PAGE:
Let's Talk Tropes

Let’s Talk Tropes: Austen Retellings

Bottom line: Do you like Austen retellings?

Holly: For some mysterious reason, I became the go-to person for Austen retellings here at TSR, so I’ve read a fair number. (This is ironic to me because Erin and Ingrid introduced me to the BBC’s Pride and Prejudice, which was my very first Austen experience.) When they’re good, they’re really fun…but oh boy, are there some bad ones out there. So this one really hinges on the execution.

Erin: I tend to prefer my Austen retellings in A/V format. I think I might have been most delighted to find those Pemberley Digital serialized versions of Emma and P&P on YouTube back in the day. In books, I definitely tend to enjoy the Austen retellings more if they’re not completely invested in the original because a lot of aspects of the period don’t translate well or simply take up space in retellings.

Ingrid: I’m warming up to them. To be honest, I have historically had a bit of a snooty attitude about them? I guess in my head I thought, hey, the original was just fine and messing with it isn’t necessary…but just because it isn’t necessary doesn’t mean it isn’t a lot of fun. (This is what I’m discovering.)

What criteria are required for a book to qualify as an Austen retelling? What makes for a really successful retelling of Austen’s stories?

Holly: So first, the story has to follow the basic beats of the original. It helps if some of the names are similar, so the reader can easily orient herself. (Note: I personally do not count postscript stories—you know, the continued love of Lizzie and Darcy after the wedding, such as in Death Comes to Pemberley—as strict retellings.)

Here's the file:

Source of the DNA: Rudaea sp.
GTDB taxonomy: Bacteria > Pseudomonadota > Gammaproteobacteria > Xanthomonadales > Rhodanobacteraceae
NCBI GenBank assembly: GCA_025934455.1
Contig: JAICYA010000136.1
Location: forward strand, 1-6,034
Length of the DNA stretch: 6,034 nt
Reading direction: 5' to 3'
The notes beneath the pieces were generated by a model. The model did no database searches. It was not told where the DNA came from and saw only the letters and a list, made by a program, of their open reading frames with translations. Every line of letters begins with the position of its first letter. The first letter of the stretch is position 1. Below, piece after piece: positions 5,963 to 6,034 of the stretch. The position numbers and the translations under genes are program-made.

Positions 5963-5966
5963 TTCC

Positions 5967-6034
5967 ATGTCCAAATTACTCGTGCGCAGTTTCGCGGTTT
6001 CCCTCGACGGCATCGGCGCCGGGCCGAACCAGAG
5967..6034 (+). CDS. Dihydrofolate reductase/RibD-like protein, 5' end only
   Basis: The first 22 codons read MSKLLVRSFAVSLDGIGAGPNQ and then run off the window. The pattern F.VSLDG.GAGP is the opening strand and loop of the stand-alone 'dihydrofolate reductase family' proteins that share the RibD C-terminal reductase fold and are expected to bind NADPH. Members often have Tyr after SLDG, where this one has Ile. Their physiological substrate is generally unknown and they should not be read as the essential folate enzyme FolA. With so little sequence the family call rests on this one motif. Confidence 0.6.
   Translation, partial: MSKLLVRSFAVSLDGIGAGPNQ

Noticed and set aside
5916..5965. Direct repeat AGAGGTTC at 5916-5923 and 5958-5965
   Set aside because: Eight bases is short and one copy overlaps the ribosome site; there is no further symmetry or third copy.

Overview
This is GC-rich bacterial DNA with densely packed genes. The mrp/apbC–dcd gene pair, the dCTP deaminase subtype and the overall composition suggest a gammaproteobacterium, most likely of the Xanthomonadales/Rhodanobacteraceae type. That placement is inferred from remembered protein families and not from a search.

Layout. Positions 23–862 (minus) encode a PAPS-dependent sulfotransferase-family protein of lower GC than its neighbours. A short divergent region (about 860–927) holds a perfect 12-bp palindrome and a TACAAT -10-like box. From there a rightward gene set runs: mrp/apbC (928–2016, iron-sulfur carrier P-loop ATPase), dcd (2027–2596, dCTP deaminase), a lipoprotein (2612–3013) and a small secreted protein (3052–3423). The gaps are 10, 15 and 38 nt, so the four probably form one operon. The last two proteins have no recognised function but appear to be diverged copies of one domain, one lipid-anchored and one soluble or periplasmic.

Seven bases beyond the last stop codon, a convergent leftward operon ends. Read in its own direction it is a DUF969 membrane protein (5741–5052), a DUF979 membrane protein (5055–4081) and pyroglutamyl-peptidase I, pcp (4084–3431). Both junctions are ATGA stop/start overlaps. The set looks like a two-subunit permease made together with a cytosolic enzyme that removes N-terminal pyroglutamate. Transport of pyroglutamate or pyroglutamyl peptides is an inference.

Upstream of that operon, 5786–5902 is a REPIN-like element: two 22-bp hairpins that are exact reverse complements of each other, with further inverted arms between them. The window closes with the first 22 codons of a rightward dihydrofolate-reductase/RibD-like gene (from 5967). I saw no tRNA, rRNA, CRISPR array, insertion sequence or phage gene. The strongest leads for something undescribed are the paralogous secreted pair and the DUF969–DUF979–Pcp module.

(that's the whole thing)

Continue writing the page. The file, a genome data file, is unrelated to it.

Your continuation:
However, there’s a fine line here. The story should be close enough to be recognizable, but not so close as to be a complete retread, only in a different time period or with dragons or whatever. The worst one I’ve read (which I DNFed and didn’t review) lifted whole passages of dialogue from the original, even though we were in the 1950s American South instead of 1800s England, which just didn’t work for me. 

What I think makes for a really successful Austen retelling is a deep understanding of the source material, and then a willingness to throw it away a bit, so we can really get in to these new characters and believe their path to true love is inevitable because of who they are, and not because of who they are based on. 

Erin: I’d say Holly summed it up nicely. (That’s why she’s the Austen retellings person, obvi.)

Ingrid: Holly shoots, Holly scores.

Why do you think Austen retellings are so popular (both as genre romance as literary fiction)?

Erin: Austen is literary women’s fiction romance, right? So the source material is smart and hopeful and not by men. It feels like it belongs to Romancelandia more than the sources of other retellings. Plus she created some great tension in the originals that doesn’t need to be totally reconsidered because the foibles of people are universal. (I’d say let’s just ignore the social commentary aspect of her writing (which is probably more relevant than the romance), but I don’t think we need to because there’s plenty of romance that also engages in social commentary.)

Holly: Speaking to the romance side of things, her books draw on some hugely popular ideas that have become central tropes in genre romance. Enemies to lovers? Check. Friends to lovers? Check. Second chance romance? Check. Uh…I can’t tell you if there’s a trope in Mansfield Park, so let’s stop while I’m ahead. 

Ingrid: I would also suggest that almost everyone I know stumbled across Jane Austen at about the same age or phase of maturity…so there’s this really kind of visceral Austen response people have when they connect with her at just the right time in their lives. I feel like there’s a thread of connection Austen fans share that is really kind of unique.

What do you think is fun about Austen retellings?

Erin: She’s using some really great tropes and characterizations, and those can be tinkered with and played on in ways that are still delightful.